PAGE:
Cider Rules: Hard Cider Is The New Darling Of The Craft Alcohol Scene

Listen Now

Cider apples
Ciders ready for tasting.

Cider applesHard cider, the boozy cousin of apple juice, is muscling in on microbreweries, boutique wineries and small-batch distillers as the latest craft brew to make a big splash in the liquor industry.

Hard cider is not beer: it does not contain any malt. It is not wine, even though it is classified with wine by federal liquor regulators: it has much less alcohol content and less sugar than most wines. And it doesn't much resemble sweet apple juice: it is usually made from cider apples so nasty-tasting they are called "spitters." One thing it does have in common with microbrews is crafty and creative names like Crabby Neighbor, Old Stumpy and One Night Fruit Stand.

There are now more than 600 cideries in 44 states. In Colorado, ciderpreneurs have opened 20 cideries. More are on tap.

The new popularity of hard ciders is linked to the farm-to-table and the locavore movements. The term "artisanal" is often applied to today's ciders. Cider snobs search for the best single-tree and tree-to-table ciders. They also flock to cider tastings to share the same terms of terroir, base-notes and aroma that apply to wine tasting. Magazines like Bon Appetit and Esquire are giving hard cider cred by running hard cider reviews.

Hard cider apples
Hard cider apples, or "spitters," as they are known in the cider industry.

And it doesn't hurt in a grain-averse age that cider is naturally gluten-free.

Novice hard cider drinkers may be surprised to find ciders really can have the complexities of wine. Cider experts recommend tasting ciders just as one would wine: sniff, swirl, sip, swish, and if you are tasting many ciders, spit.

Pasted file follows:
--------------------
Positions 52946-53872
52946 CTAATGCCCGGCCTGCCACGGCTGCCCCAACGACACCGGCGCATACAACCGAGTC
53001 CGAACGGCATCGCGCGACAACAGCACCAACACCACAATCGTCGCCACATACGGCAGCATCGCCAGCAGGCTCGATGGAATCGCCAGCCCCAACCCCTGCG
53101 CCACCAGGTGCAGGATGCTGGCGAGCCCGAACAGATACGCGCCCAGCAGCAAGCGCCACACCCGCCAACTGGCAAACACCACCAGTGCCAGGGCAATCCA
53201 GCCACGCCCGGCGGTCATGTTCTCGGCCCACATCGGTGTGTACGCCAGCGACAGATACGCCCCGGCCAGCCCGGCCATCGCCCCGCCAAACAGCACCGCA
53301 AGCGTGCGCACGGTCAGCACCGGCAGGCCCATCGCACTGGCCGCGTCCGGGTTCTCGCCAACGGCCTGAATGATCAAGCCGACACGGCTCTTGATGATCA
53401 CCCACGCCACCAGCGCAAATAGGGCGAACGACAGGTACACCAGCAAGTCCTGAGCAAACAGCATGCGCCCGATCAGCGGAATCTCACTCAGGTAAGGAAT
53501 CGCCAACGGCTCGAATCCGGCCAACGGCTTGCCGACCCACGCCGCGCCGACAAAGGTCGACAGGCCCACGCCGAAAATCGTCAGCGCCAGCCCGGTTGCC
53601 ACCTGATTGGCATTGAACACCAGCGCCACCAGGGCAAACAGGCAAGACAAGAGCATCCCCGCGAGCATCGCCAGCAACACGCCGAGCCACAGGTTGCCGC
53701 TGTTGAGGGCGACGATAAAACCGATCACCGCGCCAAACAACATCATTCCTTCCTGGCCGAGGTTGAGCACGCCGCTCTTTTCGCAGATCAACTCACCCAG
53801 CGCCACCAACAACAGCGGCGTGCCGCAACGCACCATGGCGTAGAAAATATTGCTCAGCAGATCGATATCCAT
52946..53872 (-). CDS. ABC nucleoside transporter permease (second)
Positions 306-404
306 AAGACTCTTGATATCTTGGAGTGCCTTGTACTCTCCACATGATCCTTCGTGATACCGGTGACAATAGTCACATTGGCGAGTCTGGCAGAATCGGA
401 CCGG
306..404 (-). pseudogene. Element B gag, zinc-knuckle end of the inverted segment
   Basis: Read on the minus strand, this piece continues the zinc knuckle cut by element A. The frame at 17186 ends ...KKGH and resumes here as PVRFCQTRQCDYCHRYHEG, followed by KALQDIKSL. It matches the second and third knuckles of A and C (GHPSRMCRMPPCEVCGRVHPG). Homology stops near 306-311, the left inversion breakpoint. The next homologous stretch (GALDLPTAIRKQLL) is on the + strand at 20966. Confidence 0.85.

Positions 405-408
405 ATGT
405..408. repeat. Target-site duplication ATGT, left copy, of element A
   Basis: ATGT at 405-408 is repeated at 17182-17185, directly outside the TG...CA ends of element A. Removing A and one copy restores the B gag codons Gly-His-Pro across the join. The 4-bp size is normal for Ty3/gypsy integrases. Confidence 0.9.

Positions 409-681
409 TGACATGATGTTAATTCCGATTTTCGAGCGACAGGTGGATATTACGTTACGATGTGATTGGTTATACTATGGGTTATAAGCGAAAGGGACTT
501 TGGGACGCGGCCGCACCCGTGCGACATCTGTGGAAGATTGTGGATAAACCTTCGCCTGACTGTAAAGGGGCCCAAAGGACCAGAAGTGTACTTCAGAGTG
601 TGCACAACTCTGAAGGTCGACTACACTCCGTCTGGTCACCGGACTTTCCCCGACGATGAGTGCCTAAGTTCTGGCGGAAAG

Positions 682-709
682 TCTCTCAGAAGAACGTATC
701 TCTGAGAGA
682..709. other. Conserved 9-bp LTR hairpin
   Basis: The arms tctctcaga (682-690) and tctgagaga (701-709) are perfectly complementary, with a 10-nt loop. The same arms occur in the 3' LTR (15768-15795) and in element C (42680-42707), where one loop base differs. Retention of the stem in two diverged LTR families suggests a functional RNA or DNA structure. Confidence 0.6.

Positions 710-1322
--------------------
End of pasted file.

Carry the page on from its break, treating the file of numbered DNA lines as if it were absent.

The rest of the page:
Brad Page, co-owner of the Colorado Cider Company , and Jay Kenney, CEO of Clear Fork Cider, talk with Colorado Matters Host Ryan Warner about the history, and the future, of hard cider and this exploding niche in the adult-beverage industry.

Some qualities to look for in cider tasting:

  • Clarity and color. Cider can be clear or hazy and can range in color from white to copper.
  • Aromatics and aromas. There are dozens of fruit aromas to sniff for. They can range from wine-like to yeasty. Ciders can be perfumed or tangy smelling in the glass and may carry the odor of a variety of fruits from pear to pineapple and dried figs to raisins.
  • Flavors. As with wines, cider drinkers may pick up dozens of somewhat mysterious tastes. Think of fresh cut grass, marzipan, butterscotch, cedarwood or licorice, to name just a few. On the not-so-good end, ciders can have tastes that recall a rodent's den, damp cardboard or bubblegum.
  • Mouthfeel. Ciders can feel heavy or creamy in the mouth. They can also have a mouth-puckering astringency or can be fiery in the back of the throat.

Jay Kenney's Recommended Cideries

  • Etienne Dupont, Normandy, France
  • Farnum Hill, Lebanon, New Hampshire
  • JK's Farmhouse Cider, Flushing, Michigan
  • Citizen Cider, Burlington, Vermont
  • Reverend Nat's Hard Cider, Portland, Oregon
  • Anything made here in Colorado